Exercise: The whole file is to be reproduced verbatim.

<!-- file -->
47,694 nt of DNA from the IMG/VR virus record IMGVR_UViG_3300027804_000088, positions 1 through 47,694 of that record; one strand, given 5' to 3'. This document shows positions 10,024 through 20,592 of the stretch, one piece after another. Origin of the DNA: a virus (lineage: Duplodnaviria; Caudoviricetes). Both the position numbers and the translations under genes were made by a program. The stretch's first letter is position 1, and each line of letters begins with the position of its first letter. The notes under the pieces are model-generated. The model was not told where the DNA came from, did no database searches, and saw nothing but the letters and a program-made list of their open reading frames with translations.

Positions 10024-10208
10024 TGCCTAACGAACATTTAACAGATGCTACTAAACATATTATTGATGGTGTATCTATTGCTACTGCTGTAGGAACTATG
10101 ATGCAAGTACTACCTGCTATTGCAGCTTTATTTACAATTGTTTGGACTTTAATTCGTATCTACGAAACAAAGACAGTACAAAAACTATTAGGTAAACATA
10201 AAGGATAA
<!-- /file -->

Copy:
47,694 nt of DNA from the IMG/VR virus record IMGVR_UViG_3300027804_000088, positions 1 through 47,694 of that record; one strand, given 5' to 3'. This document shows positions 10,024 through 20,592 of the stretch, one piece after another. Origin of the DNA: a virus (lineage: Duplodnaviria; Caudoviricetes). Both the position numbers and the translations under genes were made by a program. The stretch's first letter is position 1, and each line of letters begins with the position of its first letter. The notes under the pieces are model-generated. The model was not told where the DNA came from, did no database searches, and saw nothing but the letters and a program-made list of their open reading frames with translations.

Positions 10024-10208
10024 TGCCTAACGAACATTTAACAGATGCTACTAAACATATTATTGATGGTGTATCTATTGCTACTGCTGTAGGAACTATG
10101 ATGCAAGTACTACCTGCTATTGCAGCTTTATTTACAATTGTTTGGACTTTAATTCGTATCTACGAAACAAAGACAGTACAAAAACTATTAGGTAAACATA
10201 AAGGATAA